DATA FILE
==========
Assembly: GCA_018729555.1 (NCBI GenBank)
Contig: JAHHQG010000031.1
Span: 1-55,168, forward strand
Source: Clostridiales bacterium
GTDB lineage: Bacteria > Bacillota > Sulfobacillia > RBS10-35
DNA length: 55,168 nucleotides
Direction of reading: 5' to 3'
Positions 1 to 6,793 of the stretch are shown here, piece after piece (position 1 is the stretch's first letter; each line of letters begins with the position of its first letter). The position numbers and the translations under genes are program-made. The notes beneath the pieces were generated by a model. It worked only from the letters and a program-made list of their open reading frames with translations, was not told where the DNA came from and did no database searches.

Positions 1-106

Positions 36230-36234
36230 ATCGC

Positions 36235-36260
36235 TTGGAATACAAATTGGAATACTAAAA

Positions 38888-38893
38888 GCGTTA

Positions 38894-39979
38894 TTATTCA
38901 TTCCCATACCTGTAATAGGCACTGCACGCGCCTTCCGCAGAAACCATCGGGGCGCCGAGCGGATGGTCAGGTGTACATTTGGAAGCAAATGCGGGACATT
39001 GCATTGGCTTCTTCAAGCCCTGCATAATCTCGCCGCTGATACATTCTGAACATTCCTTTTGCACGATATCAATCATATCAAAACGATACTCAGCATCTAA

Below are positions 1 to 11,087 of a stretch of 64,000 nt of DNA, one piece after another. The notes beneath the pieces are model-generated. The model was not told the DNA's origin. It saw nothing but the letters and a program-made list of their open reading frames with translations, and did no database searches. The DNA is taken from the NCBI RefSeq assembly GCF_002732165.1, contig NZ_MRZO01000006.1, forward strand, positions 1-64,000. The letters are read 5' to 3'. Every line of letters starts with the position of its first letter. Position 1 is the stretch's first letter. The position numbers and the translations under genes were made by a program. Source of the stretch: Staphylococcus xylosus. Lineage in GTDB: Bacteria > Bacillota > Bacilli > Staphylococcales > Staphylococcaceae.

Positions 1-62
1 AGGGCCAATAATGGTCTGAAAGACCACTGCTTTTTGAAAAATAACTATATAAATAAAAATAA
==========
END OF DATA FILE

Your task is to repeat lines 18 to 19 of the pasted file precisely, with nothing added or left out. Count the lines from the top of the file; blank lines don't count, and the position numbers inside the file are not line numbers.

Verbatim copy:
38901 TTCCCATACCTGTAATAGGCACTGCACGCGCCTTCCGCAGAAACCATCGGGGCGCCGAGCGGATGGTCAGGTGTACATTTGGAAGCAAATGCGGGACATT
39001 GCATTGGCTTCTTCAAGCCCTGCATAATCTCGCCGCTGATACATTCTGAACATTCCTTTTGCACGATATCAATCATATCAAAACGATACTCAGCATCTAA